Regional Policy

Different regions achieve a variety of economic success

Poor regions are characterised by:-

Low GDP per head, high unemployment, and net outward migration.
They are dominated by a few traditional industries
Have poor transport infrastructure
Low education attainment
Low productivity
Difficulty in attracting investment

Prosperous regions may also suffer from their success

Congestion
Pollution
Labour shortages

It makes sense then to use the economic resources available within the EU in a better
more efficient way and regional policy attempts to address the disparities in economic
success and use resources more efficiently

Theory

Market theory suggests that regional problems would solve themselves e.g. firms would
move to areas of labour excess where wages would be cheaper and more available.
Labour would move to prosperous areas where wages are higher and more jobs available

Practice

Best workers move out of poor areas making those areas less attractive to firms and
therefore to inward investment.

Successful regions draw greater investment as firms wish to share in that success.

Therefore Govts try to intervene to correct regional disparities resulting from market
failures.

Governments are restricted however in what they can do because of the effects of the EU
monetary policy particularly if a nation is part of the Euro Zone as this also has an effect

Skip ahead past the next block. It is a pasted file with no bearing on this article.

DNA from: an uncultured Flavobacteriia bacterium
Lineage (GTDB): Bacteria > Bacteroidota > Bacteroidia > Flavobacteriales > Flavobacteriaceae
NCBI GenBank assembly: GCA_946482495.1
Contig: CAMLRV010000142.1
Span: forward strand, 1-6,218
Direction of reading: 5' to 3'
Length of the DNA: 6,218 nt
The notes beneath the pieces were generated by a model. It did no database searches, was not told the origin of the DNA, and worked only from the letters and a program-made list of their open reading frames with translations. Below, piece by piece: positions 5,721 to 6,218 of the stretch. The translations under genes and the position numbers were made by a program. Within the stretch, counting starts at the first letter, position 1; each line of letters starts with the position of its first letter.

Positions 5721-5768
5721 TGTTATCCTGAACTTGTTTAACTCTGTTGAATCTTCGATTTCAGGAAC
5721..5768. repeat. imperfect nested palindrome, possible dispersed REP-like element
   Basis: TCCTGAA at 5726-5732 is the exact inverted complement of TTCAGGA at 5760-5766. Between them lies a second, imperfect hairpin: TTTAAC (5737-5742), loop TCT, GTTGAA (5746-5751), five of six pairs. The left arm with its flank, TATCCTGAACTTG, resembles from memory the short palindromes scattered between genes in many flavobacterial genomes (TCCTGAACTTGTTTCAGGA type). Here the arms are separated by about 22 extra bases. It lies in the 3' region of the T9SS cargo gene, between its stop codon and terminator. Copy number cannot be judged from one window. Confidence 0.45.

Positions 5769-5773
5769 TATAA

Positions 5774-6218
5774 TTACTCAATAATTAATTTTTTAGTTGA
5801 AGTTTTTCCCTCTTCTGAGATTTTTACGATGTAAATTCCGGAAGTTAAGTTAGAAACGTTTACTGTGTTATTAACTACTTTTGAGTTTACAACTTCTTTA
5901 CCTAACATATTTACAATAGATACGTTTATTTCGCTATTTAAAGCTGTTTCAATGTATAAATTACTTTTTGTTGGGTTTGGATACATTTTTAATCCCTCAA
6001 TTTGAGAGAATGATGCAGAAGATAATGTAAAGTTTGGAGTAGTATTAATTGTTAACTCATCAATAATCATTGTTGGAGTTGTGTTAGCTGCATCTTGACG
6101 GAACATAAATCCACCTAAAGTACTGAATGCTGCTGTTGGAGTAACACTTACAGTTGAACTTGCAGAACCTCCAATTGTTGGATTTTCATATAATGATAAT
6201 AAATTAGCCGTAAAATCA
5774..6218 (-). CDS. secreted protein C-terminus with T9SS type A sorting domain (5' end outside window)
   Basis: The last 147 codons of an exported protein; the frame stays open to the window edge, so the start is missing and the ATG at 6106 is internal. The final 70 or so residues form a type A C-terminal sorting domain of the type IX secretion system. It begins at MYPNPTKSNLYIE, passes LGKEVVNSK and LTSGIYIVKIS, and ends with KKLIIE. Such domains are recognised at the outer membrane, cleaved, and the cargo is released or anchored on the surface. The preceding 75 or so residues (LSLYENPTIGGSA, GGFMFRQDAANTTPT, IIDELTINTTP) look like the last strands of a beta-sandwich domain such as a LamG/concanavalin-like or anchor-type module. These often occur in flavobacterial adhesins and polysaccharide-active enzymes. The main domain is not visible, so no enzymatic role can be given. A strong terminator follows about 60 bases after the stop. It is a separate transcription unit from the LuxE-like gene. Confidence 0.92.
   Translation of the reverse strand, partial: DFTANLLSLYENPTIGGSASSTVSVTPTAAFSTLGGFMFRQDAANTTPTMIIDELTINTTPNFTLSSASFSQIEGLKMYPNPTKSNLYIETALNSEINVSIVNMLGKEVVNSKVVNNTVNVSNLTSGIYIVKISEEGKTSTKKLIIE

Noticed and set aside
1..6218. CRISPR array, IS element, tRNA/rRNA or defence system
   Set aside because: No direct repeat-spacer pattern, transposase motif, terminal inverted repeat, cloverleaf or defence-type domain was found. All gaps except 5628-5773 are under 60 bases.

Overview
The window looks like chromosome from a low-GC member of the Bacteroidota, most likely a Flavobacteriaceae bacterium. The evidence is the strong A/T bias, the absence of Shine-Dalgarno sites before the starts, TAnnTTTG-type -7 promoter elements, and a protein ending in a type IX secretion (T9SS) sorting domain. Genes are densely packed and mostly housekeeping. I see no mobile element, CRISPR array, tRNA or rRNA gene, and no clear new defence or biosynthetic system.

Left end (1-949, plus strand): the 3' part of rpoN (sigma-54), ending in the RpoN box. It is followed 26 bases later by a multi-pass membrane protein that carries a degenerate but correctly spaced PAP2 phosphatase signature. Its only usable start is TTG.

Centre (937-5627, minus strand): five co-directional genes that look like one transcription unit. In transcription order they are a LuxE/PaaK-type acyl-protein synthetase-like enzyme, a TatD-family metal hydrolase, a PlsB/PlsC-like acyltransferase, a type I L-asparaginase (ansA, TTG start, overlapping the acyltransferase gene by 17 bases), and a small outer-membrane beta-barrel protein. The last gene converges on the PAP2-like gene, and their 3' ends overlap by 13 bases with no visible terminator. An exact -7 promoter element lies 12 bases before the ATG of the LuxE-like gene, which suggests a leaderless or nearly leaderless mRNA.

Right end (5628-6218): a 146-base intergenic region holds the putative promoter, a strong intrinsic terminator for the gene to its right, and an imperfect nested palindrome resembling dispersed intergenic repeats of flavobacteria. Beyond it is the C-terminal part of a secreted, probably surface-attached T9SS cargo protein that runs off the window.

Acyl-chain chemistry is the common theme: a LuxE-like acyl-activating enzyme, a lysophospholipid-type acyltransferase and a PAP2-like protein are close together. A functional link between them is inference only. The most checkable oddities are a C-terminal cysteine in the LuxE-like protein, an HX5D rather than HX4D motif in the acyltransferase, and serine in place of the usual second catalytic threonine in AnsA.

on fiscal spending.

Therefore EU regional policy is becoming increasingly important.



Aims of EU Regional Policy

- to remove regional differences to achieve greater equity, social cohesion, and efficiency

The accession countries being poorer than the rest of Europe were given regional
assistance before accession took place

Aid will continue to bring their economies up to the EU average and to reduce regional
imbalances afterwards

The EU also uses regional policy to increase economic efficiency.
Remember that if there are unemployed resources e.g. unemployed workers, schools or
hospitals with spare capacity and there is a shortage of resources in other areas then an
economy is not allocatively efficient.

Pan EU policies are hard to implement of there are regional disparities policies suitable
for one region may not be suitable for another.

EU Regional Policy Objectives

To assist those areas with less than 75% of the EU average GDP (plus assistance to the
sub artic areas of Finland and Sweden which without assistance would not be
economically viable)

To help regions in industrial decline
To support education, training and employment

Regional Policy spending

Spending is through

- The Regional Development Fund
- Social Fund
- Cohesion Fund